Study: Autism linked to maternal grandmothers smoking while pregnant

If a child's maternal grandmother smoked during pregnancy, the child will have a significantly higher chance of being diagnosed with autism, according to a study published in the journal Scientific Reports.

For the study, researchers from the University of Bristol in the U.K. analyzed data on more than 14,000 children followed from birth for the Avon Longitudinal Study of Parents and Children.

The research team found a female child is 67 percent more likely to display behavioral issues like poor communication skills, social interaction issues and repetitive behaviors. The research team also found grandchildren of maternal grandparents who smoked were 53 percent more likely to be diagnosed with autism spectrum disorder. An analysis by gender for the 177 children diagnosed with autism in the study could not be conducted because the sample size was not large enough to permit such an examination.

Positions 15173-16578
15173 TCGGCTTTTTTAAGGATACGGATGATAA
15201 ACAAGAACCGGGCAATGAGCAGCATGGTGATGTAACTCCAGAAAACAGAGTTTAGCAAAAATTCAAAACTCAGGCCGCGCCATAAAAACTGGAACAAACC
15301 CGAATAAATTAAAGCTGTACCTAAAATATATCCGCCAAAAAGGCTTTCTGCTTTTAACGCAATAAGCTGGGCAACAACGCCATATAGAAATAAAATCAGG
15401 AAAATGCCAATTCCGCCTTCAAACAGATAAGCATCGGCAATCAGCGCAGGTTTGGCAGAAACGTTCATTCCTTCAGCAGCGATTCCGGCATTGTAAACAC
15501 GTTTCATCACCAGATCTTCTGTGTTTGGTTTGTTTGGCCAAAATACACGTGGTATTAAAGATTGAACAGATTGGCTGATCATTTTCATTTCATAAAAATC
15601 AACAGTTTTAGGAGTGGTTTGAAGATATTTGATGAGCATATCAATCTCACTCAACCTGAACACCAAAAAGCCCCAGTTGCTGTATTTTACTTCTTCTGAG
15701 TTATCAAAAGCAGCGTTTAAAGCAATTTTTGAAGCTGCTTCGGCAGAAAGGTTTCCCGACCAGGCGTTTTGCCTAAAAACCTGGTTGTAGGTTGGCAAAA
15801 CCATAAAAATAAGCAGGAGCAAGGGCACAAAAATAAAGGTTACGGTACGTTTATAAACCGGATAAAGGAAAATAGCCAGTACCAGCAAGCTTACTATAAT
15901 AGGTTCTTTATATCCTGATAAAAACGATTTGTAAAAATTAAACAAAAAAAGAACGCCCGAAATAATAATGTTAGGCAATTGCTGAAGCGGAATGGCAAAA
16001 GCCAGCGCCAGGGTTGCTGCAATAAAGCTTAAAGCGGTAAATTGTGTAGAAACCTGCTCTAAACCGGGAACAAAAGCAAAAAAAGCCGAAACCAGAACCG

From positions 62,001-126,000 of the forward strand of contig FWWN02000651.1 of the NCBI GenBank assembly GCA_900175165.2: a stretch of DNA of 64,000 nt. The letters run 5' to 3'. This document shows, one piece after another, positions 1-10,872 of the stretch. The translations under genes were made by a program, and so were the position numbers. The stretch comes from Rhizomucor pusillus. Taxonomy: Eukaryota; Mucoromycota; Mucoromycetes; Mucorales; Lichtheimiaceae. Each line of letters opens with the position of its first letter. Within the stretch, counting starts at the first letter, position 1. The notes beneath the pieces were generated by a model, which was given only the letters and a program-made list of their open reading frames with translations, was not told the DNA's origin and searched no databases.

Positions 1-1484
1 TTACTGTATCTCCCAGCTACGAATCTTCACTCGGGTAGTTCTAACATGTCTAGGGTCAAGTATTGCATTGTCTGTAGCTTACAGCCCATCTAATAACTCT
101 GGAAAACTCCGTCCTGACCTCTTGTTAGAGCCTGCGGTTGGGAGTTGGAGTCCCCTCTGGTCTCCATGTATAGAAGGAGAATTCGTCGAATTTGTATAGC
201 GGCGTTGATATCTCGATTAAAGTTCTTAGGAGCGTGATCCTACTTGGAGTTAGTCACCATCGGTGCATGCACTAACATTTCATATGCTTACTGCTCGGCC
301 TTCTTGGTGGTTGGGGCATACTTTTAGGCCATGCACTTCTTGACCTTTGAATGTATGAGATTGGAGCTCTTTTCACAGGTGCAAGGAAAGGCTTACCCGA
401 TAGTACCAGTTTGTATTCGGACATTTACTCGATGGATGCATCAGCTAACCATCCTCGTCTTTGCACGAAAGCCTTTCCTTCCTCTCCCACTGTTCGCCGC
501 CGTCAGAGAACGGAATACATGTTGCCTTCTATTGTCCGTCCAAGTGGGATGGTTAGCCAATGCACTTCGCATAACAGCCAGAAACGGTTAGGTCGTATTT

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According to Marcus Pembrey, MD, a professor in the university's school for social and community medicine and one of the study's authors, there are two broad possible explanations for the findings.

"There is DNA damage that is transmitted to the grandchildren or there is some adaptive response to the smoking that leaves the grandchild more vulnerable to ASD. We have no explanation for the sex difference, although we have previously found that grand-maternal smoking is associated with different growth patterns in grandsons and granddaughters," said Dr. Pembrey. "More specifically, we know smoking can damage the DNA of mitochondria — the numerous 'power-packs' contained in every cell, and mitochondria are only transmitted to the next generation via the mother's egg. The initial mitochondrial DNA mutations often have no overt effect in the mother herself, but the impact can increase when transmitted to her own children."

To read the complete study, click here.

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